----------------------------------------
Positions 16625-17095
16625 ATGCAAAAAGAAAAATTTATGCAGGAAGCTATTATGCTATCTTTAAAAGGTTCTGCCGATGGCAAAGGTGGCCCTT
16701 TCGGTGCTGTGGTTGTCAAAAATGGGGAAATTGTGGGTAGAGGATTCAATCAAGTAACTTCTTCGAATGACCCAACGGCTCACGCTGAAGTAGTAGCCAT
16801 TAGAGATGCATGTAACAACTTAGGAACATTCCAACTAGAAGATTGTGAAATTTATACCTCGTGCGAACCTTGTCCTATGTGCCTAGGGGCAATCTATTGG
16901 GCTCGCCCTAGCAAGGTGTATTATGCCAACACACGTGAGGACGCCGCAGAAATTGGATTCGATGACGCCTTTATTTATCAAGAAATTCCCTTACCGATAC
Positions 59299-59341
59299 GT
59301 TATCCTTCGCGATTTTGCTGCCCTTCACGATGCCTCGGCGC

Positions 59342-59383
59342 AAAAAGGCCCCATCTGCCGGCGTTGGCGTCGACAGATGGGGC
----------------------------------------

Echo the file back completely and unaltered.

Positions 16625-17095
16625 ATGCAAAAAGAAAAATTTATGCAGGAAGCTATTATGCTATCTTTAAAAGGTTCTGCCGATGGCAAAGGTGGCCCTT
16701 TCGGTGCTGTGGTTGTCAAAAATGGGGAAATTGTGGGTAGAGGATTCAATCAAGTAACTTCTTCGAATGACCCAACGGCTCACGCTGAAGTAGTAGCCAT
16801 TAGAGATGCATGTAACAACTTAGGAACATTCCAACTAGAAGATTGTGAAATTTATACCTCGTGCGAACCTTGTCCTATGTGCCTAGGGGCAATCTATTGG
16901 GCTCGCCCTAGCAAGGTGTATTATGCCAACACACGTGAGGACGCCGCAGAAATTGGATTCGATGACGCCTTTATTTATCAAGAAATTCCCTTACCGATAC
Positions 59299-59341
59299 GT
59301 TATCCTTCGCGATTTTGCTGCCCTTCACGATGCCTCGGCGC

Positions 59342-59383
59342 AAAAAGGCCCCATCTGCCGGCGTTGGCGTCGACAGATGGGGC